Some housekeeping regarding NOWA’s website & communications: Email updates go out once or twice a month and most of you are already on our email list. If you’d like updates in real time put your email in the SUBSCRIBE TO BLOG VIA EMAIL option and you’ll get an email notice every time a new blog is published, which averages 3 to 5 times per month. If you’re on a PC this option is just to the right of this post, but if you’re on a smartphone you’ll need to scroll down a ways to find it.

In closing, it’s been very interesting to watch the Simpson Proposal to remove the 4 dams on the Lower Snake River begin to take shape. In my neck of the woods the Association of Northwest Steelheaders thinks it’s the greatest thing since sliced bread, while my favorite environmental cause WaterWatch Oregon thinks it’s Trojan Horse designed to suspend nearly all the legal environmental protections on the books. For the record I’m not trying to get anyone to change sides (if you’ve picked one) but point out it’s a big deal with lots of potential to produce compelling outdoor journalism no matter what side you are one.

Have a great month!

Dave Kilhefner

NOWA Annual Meeting—Tuesday, April 27 at 6pm

Dear NOWA Members,
Like everything else, NOWA’s Annual Business Meeting will be virtual this year. We expect the meeting to run about 90 minutes.
Tuesday, April 27 at 6 pm
Zoom link:
Meeting ID: 973 5751 7992
Passcode: 107013
Highlights include:
~Announcement of Excellence in Craft Winners
~New NOWA officers take office
~Opportunity for your input about how NOWA can best serve members needs  

If you’re not familiar with Zoom, here’s a guide to how set up an account and join meetings: Guide – Getting Started on Zoom.pdf
If you have questions please contact Risa Wyatt (; 415.828.7839 ) or Dave Kilhefner (; 503-799-0173)

Risa Wyatt & Dave Kilhefner

NOWA Constitution & By-Laws Changes

 The proposed changes laid out in the accompanying copy of the NOWA Constitution and Bylaws are the final version that the NOWA Board of Directors has recommended for your approval.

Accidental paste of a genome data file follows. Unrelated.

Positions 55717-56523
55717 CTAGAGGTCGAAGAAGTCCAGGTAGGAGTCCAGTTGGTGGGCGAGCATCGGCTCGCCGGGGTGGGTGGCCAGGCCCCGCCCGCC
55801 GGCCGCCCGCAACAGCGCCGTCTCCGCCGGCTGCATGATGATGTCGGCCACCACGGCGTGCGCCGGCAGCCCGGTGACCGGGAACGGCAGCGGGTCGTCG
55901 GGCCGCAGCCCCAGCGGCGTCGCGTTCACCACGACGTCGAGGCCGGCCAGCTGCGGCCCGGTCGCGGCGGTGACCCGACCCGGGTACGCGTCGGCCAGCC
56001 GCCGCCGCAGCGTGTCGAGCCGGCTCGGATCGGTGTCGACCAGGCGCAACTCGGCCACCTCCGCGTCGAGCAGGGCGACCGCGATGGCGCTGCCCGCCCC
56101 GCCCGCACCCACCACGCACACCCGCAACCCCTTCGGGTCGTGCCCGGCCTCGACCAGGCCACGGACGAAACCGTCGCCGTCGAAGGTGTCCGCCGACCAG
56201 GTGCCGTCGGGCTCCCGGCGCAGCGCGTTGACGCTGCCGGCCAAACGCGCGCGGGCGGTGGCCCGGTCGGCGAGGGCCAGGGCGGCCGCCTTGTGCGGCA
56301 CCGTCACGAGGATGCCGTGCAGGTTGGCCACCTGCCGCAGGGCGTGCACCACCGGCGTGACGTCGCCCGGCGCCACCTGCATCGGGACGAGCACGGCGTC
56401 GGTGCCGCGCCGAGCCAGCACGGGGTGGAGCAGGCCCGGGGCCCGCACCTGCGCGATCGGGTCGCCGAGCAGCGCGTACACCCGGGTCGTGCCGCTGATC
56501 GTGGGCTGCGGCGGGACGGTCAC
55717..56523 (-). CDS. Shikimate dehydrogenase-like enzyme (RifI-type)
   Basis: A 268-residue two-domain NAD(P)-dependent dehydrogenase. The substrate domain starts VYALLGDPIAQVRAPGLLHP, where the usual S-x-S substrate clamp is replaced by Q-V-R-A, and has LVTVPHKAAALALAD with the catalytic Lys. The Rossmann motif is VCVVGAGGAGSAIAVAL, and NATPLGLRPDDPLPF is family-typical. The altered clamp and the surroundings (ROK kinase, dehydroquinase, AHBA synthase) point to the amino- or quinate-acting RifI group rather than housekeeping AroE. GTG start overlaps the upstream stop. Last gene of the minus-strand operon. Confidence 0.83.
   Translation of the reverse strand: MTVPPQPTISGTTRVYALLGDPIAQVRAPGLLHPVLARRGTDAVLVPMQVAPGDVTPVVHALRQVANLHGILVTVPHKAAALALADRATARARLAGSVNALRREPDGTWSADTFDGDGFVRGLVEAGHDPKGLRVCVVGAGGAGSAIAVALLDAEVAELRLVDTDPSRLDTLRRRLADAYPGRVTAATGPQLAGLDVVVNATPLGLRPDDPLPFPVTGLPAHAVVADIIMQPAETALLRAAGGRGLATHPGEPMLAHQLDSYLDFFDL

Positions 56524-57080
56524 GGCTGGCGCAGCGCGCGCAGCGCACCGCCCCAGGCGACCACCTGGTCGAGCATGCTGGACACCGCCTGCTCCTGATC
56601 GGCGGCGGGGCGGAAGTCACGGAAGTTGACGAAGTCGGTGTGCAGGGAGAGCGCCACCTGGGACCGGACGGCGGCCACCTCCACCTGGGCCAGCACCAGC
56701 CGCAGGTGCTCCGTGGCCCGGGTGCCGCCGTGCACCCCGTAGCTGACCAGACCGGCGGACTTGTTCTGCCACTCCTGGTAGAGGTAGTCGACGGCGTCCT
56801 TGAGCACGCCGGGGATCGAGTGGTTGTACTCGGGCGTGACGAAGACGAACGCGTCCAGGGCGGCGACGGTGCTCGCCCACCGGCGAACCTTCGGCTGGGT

The great majority of the proposals are for housekeeping purposes – to correct grammatical or style errors, for example, or to describe a passage’s intent with more clarity.

 Two of the proposals, however, are a bit more substantive, and the board wishes to call them to your attention. One would reduce the number of board members to six from nine, and the other would eliminate the position of second vice president, a position that no one currently holds.

The board decided to sponsor both proposals after lengthy discussion that focused on the current size of NOWA’s membership and on the difficulty of recruiting members to participate in NOWA’s governance. The board believes that a modest reduction in the required numbers of officers and board will make the government leaner and more agile, and better able to respond readily to the organization’s needs.

A two-thirds “yes” vote is required to adopt all changes.

Please renew your membership by February 1st so you can vote on this important matter. We’ll get the electronic ballots distributed very soon.

2021 Happy New Years from NOWA

Fellow NOWA Members Dave K and Dave V on assignment in Guyana in 2017

Hi Everyone,

Well, we made it! If you’re like me you breathed a sigh of relief as 2020 slid into the rearview mirror. While “everything” is not over yet, we are closer to the finish line and a return to more normal lives.

Not long ago NOWA President Ron Kerr decided to step down. Ron did a lot for NOWA over the years and will always be part of the organization. I’d like to extend a big THANK YOU to Ron for all his efforts over the years!

I’ve agreed to be on the next election ballot as President and will stay on as long as I’m needed. If you’d like to serve as President, by all means throw your name into the hat! Our By-Laws require an election and it’s way more fun with more than one candidate. Like nearly every non-profit organization these days we have more positions than we have volunteers to fill them. Given this I’ll be reaching out in the near future to see if some of you could help us out.

Now for the most important news. The NOWA EIC contest is underway. The deadline for submissions is February 1st. We’ve got plenty of prize money so don’t miss your chance! Email or call me or Matt Liere if you have any questions.

The NOWA directory is now online, here’s the link:

We have set up a doodle poll for some professional development seminars that are in the works. Please take a moment to make your wishes known by clicking the links below.

Topics for Seminars

Best Time for Seminars

All the best in 2021,

Dave Kilhefner

2020 NOWA Excellence in Craft Contest

It’s time to submit your entries for the 2020 NOWA Excellence in Craft Contest!